LAHAINA, Hawaii (AP) — The death toll as a Wildfires destroy historic Maui With the death toll rising to 93, officials warned efforts to find and identify the dead were still in their early stages. The wildfires are already the worst wildfires in the United States in more than a century.
Teams with cadaver dogs covered just 3% of the search area, Maui Police Chief John Pelletier said Saturday.
“We have an area of at least 5 square miles that is filled with our loved ones,” he said, adding that the death toll is likely to rise and “none of us really know. The extent of it is still there.”
He spoke as federal emergency workers took in the ash landscape left by the fire that gutted the centuries-old town of Lahaina. Crews marked the ruins of houses with a bright orange “X” to mark the initial search, and “HR” when they found human remains.
Pelletier said identifying the dead is challenging because “we’re picking up remains and they’re falling apart.” The remnants have come through the “fire that melts the metal.” He said only two people have been identified so far.
During the search effort, the barks of cadaver dogs echo across the hot, colorless landscape, alerting their handlers.
“This will certainly be the worst natural disaster Hawaii has ever faced,” Gov. Josh Green said as he toured the disaster along historic Front Street. “We can only wait and support the living. Our focus now is to reunite people if we can, get them housing, get them health care, and then rebuild.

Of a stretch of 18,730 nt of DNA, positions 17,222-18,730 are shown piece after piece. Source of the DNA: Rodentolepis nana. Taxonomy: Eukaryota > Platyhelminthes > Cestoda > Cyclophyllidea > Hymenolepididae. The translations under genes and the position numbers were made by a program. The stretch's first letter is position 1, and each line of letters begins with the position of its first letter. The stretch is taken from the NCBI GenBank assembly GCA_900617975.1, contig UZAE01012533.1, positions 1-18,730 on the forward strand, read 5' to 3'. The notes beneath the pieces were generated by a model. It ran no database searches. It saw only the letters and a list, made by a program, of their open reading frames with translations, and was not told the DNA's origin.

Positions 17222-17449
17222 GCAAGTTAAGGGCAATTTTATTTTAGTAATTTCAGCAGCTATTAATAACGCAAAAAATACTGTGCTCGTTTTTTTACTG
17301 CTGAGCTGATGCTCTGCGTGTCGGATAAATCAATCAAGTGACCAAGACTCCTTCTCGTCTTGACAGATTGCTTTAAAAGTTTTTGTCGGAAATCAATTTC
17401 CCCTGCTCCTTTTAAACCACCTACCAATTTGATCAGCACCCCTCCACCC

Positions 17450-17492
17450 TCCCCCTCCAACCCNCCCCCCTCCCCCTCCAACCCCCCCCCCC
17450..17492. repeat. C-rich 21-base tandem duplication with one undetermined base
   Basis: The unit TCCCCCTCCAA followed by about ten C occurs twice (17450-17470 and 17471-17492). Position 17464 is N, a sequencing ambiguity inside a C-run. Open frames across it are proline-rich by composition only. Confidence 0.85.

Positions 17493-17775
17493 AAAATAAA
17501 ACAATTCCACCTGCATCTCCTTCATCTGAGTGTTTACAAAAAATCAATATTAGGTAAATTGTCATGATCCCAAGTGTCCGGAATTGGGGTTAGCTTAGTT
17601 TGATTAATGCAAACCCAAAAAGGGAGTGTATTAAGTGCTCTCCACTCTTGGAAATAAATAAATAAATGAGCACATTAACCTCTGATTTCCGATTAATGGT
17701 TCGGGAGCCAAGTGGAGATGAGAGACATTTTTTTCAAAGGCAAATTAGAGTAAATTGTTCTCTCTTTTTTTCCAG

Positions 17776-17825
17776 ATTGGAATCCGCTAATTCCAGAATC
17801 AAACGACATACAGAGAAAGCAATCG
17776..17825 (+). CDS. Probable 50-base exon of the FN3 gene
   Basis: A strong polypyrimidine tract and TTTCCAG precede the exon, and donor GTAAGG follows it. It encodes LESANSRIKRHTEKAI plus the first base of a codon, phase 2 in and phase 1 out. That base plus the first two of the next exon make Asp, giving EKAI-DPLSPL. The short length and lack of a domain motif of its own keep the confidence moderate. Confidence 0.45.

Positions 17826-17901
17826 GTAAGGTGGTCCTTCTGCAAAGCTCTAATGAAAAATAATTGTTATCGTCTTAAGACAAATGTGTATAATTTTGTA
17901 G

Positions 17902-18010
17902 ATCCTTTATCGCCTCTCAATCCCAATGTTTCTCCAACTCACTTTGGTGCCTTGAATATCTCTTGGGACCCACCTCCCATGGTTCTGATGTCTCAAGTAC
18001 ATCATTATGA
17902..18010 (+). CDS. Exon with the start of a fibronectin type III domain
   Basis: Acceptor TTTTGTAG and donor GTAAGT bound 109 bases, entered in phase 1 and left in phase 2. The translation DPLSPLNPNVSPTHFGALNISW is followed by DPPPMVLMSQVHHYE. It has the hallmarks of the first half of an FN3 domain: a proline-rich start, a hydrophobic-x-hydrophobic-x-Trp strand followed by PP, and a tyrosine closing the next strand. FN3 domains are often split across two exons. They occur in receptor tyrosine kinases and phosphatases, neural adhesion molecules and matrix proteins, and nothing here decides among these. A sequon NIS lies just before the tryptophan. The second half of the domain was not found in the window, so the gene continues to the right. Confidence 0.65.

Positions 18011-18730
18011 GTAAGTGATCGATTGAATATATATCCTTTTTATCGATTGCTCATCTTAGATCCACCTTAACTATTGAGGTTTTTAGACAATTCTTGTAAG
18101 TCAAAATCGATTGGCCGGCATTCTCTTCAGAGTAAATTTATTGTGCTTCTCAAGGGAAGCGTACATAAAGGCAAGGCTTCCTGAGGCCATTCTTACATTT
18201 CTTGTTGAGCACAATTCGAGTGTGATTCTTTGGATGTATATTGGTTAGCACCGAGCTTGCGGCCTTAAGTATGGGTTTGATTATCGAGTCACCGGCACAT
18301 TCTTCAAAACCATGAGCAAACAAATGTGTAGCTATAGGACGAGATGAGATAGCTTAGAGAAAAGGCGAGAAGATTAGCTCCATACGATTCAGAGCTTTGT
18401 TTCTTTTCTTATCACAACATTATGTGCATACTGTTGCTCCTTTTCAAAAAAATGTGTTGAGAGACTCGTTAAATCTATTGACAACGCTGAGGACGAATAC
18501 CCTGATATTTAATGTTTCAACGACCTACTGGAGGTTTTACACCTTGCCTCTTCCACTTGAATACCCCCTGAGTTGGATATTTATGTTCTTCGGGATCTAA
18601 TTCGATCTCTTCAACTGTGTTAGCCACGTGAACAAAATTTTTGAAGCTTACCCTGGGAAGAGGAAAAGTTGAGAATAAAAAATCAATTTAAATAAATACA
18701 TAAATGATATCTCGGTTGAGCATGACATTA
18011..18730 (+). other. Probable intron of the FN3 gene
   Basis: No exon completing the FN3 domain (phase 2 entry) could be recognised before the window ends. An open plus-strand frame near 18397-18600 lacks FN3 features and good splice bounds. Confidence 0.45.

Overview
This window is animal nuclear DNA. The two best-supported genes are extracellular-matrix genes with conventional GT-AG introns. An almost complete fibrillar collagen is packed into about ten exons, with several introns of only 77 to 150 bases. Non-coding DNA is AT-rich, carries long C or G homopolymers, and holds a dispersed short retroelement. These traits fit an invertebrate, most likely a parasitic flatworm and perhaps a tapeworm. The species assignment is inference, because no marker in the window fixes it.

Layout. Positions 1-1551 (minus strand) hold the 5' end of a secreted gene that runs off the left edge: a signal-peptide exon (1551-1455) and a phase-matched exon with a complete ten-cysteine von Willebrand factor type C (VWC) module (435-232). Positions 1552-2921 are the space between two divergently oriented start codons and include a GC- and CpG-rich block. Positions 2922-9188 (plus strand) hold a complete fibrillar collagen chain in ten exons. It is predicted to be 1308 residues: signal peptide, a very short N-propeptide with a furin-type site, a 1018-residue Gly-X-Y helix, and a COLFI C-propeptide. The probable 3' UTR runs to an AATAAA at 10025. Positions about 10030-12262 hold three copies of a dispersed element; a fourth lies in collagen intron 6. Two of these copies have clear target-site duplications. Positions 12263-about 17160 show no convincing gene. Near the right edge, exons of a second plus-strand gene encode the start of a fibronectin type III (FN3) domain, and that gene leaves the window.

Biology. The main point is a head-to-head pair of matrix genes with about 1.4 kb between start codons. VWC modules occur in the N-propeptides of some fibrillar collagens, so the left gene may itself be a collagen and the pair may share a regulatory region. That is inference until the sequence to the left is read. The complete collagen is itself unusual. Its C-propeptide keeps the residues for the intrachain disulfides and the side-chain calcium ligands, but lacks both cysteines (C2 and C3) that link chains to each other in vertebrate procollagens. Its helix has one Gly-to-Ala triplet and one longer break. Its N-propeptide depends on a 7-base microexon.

At least 2,200 buildings were damaged or destroyed in West Maui, almost all of them residential. Across the island, damage is estimated at around $6 billion.
At least two fires are burning on Maui: in South Maui’s Kihei area and inland communities known as the Highlands. There was no casualty in the fire.
The fire in the Highlands affected 544 structures, most of them homes, Green said.
County officials said on Facebook that 4,500 people needed shelter, citing figures from the Federal Emergency Management Agency and the Pacific Disaster Center.
Pellitier encouraged people with missing family members to go to the Family Assistance Center for DNA testing.
“We need to identify your loved ones,” Pelletier said.
Those who survived were thankful to be alive and mourned those who didn’t.
Retired Fire Chief Jeff Boger and his friend of 35 years, Franklin Trejos, initially stayed behind to help others in Lahaina and save Boger’s home. But by Tuesday afternoon, as the flames got closer, they knew they had to flee.
Each escaped in their own car. Boger’s vehicle wouldn’t start, so he broke the window to get out and then crawled on the ground until a police patrol found him and brought him to the hospital.
Trejos was not so lucky. When Boker returned the next day, he found the bones of his 68-year-old friend in the back seat of his car, lying on top of the remains of Boker’s beloved 3-year-old golden retriever, Sam. Tried to protect.
Trejos, a native of Costa Rica, lived with Boger and his wife, Shannon Weber-Boger, for years, helping with seizures when her husband couldn’t. He filled their lives with love and laughter.
“God took a good man,” Weber-Boger said.